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Saturday, May 19, 2007

Don't date angry men!

Prov. 22:24-25 instructs:
Make no friendship with a man given to anger,
nor go with a wrathful man,
lest you learn his ways
and entangle yourself in a snare. (RSV, ESV)
Today, in English, the words "go with" often refer to having a romantic relationship with someone. When our children were junior high age they asked me for permission to be able to "go with" others. I told them I felt they were too young. They told me my understanding of "going with" someone was different from theirs. Mine came from the days when to "go with" someone meant that that person was your steady boyfriend or girlfriend. Our children tried to explain to me that the relationship was different these days but I never could understand how it was different. It was difficult, but I never gave in. Today they are each happily married to good spouses.

To me, the English translation wording "go with" primarily sounds like it is referring to going steady with someone. I might be able to get the intended meaning of "associate with", but it would take effort. Now, I may be nit-picking here, being too much of a literalist. I guess we'd have to field test the wording to find out what others understood from "go with" in these verses.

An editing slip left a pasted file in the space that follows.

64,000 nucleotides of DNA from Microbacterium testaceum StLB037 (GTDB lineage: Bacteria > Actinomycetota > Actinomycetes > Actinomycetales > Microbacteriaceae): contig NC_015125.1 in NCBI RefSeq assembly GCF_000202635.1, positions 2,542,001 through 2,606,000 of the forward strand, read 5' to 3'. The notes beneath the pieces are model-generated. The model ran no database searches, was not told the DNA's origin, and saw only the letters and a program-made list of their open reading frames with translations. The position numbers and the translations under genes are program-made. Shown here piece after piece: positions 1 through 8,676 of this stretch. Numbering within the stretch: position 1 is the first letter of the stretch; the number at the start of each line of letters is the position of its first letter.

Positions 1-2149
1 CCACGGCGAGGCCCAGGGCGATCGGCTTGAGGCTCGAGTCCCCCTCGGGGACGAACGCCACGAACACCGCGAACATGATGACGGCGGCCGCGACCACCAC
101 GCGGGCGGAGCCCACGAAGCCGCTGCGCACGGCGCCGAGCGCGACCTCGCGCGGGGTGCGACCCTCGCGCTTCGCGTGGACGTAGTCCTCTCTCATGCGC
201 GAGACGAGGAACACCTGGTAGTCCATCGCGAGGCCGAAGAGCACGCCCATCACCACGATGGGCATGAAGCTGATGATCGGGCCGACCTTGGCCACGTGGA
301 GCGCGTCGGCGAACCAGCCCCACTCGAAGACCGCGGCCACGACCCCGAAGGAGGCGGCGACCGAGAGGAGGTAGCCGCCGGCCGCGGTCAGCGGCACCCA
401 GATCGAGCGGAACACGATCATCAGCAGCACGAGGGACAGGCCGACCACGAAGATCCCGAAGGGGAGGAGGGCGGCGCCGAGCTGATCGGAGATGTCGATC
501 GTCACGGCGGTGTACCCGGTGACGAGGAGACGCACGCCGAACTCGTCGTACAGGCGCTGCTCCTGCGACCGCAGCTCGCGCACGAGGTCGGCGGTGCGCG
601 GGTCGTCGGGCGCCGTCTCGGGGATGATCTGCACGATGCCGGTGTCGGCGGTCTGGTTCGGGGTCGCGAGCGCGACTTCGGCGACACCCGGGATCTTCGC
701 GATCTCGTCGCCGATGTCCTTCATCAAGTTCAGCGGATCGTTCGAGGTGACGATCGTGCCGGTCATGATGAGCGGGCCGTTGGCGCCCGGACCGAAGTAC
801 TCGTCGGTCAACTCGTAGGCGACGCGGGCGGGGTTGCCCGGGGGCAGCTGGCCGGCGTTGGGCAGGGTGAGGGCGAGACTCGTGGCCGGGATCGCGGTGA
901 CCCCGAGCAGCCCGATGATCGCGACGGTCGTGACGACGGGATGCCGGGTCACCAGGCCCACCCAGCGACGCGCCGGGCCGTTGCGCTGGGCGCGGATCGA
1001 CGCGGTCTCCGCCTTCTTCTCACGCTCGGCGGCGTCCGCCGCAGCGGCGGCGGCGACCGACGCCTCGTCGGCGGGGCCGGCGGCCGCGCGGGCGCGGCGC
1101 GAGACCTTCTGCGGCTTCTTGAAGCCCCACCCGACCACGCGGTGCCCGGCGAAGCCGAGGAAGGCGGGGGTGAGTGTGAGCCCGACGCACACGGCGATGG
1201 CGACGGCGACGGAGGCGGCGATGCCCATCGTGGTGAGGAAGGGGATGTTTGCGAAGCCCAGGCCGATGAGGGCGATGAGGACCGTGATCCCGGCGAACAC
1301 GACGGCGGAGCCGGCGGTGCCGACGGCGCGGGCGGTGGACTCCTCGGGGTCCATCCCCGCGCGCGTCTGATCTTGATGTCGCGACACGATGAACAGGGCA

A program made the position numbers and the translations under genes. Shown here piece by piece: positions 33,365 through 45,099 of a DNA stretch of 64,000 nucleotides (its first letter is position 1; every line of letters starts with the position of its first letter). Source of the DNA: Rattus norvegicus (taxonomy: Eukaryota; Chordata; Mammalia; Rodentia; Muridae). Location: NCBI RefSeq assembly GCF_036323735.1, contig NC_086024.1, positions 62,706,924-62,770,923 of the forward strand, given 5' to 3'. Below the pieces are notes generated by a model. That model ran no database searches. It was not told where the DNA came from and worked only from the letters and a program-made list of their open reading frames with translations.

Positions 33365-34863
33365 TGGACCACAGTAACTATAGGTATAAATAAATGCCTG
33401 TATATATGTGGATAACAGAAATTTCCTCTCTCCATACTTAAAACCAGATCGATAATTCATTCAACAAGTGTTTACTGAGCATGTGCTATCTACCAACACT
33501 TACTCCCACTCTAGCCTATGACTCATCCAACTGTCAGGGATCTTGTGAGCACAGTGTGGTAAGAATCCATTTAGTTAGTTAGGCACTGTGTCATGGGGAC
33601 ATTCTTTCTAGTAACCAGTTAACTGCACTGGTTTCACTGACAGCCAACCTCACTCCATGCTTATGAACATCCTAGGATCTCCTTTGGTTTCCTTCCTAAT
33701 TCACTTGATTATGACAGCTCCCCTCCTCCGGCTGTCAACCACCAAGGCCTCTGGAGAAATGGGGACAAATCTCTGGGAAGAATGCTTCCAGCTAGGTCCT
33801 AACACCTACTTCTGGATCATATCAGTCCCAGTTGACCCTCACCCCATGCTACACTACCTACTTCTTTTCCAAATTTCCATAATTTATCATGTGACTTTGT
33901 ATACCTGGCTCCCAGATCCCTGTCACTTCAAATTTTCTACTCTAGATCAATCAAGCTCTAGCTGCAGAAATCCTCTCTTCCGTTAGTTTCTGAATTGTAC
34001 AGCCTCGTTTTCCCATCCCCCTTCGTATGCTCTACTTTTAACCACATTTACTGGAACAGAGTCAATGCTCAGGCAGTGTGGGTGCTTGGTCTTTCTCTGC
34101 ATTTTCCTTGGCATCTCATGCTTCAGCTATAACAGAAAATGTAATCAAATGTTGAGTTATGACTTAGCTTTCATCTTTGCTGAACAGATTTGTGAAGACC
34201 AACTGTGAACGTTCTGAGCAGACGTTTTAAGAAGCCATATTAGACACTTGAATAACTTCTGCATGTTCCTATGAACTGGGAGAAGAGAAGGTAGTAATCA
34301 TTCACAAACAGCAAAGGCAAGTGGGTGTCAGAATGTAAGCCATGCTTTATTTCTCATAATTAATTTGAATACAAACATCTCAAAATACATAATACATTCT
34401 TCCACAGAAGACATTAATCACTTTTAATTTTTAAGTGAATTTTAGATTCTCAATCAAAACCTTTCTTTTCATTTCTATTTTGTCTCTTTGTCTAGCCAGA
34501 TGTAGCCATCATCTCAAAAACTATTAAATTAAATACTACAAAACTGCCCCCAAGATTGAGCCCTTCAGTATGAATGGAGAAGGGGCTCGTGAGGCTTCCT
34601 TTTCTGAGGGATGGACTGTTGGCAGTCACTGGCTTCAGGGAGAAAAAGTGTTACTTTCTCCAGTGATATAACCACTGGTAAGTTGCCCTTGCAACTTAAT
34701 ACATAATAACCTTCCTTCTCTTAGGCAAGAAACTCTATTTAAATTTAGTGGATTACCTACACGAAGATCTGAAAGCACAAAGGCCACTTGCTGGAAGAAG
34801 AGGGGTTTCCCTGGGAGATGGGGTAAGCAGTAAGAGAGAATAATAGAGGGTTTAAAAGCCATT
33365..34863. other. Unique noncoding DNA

In any case, the potential misunderstanding of "go with" disappears when a different word with the same intended meaning is used, as in:
Do not make friends with a hot-tempered man,
do not associate with one easily angered,
or you may learn his ways
and get yourself ensnared. (NIV)

Don’t make friends with a hot-tempered man,
and do not associate with one easily angered,
or you may learn his ways,
and you find yourself caught in a trap. (ISV)

Make no friends with those given to anger,
and do not associate with hotheads,
or you may learn their ways
and entangle yourself in a snare. (NRSV)

Never make friends with someone prone to anger,
nor keep company with anyone hot-tempered;
be careful not to learn his ways
and find yourself caught in a trap. (REB)

Don’t make friends with an angry man,
and don’t be a companion of a hot-tempered man,
or you will learn his ways and entangle yourself in a snare. (HCSB)
Bible translators should consciously listen to what their translations sound like. They need to reflect upon their translations to try to catch any wordings which might come across to others with meanings that they do not intend. Sometimes I recommend to English Bible translation teams that they read their translations aloud to each other, listening for unintended meanings.

8 Comments:

At Sat May 19, 11:55:00 AM, Blogger Brian said...

You just make the case for as to why more and more I like the NRSV over the highly lauded ESV. The ESV has all sorts of those kinds of blunders, imo.

 
At Sat May 19, 02:49:00 PM, Blogger anonymous said...

More elegantly handled in the NJPS, which manages a literal translation without confusion:

Do not associate with an irascible man,
Or go about with one who is hot-tempered,
Lest you learn his ways
And find yourself ensnared.